Capello met with FA chairman David Bernstein, chief executive Alex Horne, director of football development Sir Trevor Brooking and Club England managing director Adrian Bevington in central London on Friday morning to confirm Terry should be selected in a 25-man squad.
Bevington then accompanied Capello to Chelsea's Cobham training ground to tell Terry and Blues boss Andre Villas-Boas of their decision. However, the FA insists that is where there involvement ends.
"What Fabio chooses to do now is entirely up to him," said Bevington. "We genuinely do not have any input into it, in the same way that the squad selection had to be Fabio's decision. We supported that decision."
There had been some claims of friction between Capello and his employers over whether Terry should play for England whilst he is still under police and FA investigations over allegations that he racially abused Anton Ferdinand at Loftus Road last month. Bevington, though, is adamant the relationship is intact.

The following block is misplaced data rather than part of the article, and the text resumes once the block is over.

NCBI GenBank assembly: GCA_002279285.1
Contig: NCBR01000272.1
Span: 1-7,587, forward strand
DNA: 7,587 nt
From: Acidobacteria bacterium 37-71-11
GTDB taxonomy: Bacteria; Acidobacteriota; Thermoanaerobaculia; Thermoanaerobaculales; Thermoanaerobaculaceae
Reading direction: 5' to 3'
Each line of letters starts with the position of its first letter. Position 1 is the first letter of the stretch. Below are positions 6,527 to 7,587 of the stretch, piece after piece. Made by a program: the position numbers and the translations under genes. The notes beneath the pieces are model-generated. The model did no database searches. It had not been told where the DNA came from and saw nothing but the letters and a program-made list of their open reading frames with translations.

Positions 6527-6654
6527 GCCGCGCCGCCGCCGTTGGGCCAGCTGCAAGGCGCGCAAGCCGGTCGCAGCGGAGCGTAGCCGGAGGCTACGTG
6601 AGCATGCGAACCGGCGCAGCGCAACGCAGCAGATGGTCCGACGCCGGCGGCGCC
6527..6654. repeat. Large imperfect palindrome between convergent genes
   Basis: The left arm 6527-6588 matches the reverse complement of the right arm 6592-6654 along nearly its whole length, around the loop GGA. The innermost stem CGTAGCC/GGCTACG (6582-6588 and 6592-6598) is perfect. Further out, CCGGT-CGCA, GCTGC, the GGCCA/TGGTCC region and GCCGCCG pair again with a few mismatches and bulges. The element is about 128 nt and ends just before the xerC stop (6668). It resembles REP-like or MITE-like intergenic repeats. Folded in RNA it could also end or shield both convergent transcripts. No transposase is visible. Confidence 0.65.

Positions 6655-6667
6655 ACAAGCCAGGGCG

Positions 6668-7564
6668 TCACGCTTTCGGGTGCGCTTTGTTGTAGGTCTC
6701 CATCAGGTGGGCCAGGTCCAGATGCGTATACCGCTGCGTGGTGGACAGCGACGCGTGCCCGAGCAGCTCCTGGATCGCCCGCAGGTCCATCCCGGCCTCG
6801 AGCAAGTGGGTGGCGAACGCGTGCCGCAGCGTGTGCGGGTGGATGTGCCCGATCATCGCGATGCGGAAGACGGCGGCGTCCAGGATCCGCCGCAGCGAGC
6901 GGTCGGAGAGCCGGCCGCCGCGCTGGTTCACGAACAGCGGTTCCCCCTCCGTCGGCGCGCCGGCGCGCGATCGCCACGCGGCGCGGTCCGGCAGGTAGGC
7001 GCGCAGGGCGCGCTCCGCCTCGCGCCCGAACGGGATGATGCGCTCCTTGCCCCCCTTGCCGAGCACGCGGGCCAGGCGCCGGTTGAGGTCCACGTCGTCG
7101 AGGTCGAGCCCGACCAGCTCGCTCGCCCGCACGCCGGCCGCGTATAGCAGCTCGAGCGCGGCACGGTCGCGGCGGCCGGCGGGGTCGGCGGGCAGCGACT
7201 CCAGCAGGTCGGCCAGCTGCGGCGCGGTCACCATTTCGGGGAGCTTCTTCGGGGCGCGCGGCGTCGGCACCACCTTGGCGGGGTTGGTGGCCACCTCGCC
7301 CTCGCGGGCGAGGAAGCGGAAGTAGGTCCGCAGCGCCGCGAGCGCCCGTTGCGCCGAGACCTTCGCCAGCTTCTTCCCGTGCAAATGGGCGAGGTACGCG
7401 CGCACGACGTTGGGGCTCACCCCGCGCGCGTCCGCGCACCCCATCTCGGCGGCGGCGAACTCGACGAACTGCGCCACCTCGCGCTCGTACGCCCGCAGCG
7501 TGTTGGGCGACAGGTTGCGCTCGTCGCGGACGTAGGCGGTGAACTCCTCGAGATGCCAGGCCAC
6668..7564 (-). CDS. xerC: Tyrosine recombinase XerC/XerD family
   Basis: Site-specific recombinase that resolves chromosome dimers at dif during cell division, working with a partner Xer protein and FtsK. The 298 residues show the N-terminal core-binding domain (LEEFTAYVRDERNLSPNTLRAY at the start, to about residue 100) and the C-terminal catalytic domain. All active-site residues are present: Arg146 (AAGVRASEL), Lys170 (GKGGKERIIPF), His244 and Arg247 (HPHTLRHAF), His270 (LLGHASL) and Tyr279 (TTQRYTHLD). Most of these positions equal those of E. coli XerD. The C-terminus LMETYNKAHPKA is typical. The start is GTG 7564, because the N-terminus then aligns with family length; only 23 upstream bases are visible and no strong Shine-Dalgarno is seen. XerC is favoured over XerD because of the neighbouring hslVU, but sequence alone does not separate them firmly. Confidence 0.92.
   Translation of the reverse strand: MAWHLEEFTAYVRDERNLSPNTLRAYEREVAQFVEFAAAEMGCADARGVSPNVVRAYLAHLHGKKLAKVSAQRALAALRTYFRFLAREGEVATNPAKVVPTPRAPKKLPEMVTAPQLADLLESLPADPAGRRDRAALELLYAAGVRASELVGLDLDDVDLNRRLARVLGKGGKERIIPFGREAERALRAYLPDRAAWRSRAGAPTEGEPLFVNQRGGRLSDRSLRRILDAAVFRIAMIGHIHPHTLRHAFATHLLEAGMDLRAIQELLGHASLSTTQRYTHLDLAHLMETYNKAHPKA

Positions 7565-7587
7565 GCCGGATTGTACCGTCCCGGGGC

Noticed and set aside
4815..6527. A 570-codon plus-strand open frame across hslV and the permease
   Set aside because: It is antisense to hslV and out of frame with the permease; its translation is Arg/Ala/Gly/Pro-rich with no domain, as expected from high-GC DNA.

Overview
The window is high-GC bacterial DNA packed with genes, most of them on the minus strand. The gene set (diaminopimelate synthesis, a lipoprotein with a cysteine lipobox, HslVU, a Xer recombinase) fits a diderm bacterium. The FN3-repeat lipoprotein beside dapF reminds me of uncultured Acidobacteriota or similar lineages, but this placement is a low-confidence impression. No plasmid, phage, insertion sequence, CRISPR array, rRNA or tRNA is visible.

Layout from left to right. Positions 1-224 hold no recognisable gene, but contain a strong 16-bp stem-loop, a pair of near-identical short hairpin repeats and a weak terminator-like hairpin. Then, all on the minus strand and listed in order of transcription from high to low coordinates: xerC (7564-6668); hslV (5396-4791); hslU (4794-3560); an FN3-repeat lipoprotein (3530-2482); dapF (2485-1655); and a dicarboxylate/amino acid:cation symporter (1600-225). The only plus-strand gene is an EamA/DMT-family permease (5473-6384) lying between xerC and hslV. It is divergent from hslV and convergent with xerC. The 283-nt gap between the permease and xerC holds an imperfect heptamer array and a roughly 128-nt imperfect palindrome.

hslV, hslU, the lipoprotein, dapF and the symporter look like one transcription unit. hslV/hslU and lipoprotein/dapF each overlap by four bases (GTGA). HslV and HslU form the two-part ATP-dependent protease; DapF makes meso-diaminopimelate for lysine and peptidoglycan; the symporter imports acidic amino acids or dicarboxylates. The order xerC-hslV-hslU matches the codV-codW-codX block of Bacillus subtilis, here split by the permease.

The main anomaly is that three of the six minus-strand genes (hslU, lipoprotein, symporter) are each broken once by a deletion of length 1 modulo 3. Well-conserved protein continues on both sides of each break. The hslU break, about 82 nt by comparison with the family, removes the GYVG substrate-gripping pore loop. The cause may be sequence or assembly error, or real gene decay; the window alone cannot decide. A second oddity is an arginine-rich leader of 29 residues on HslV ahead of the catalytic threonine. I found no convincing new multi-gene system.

"There was never any hint of a disagreement with Fabio and the FA. We met for the final time until Friday morning because we wanted to leave it as late as we could in the investigation before he named the squad. We were all in agreement that because these are allegations but nothing more as the investigation goes on, John should be in the squad as normal," said Bevington.
The FA are mindful of the fact nothing should be said that may prejudice the ongoing police inquiry. To that end, Bevington refused to discuss whether there had been any discussions between Lord Ouseley, chairman of the prominent and influential Kick it Out campaign, and Bernstein, even though there is a close link between the pair.
"I can't confirm whether there have been conversations but the chairman of the FA has a very good dialogue with Lord Ouseley. Our position on anti-racism and Kick it Out is very well known. We are firmly committed and take our responsibility very seriously in that respect. We are a founding and funding partner of Kick it Out," he said.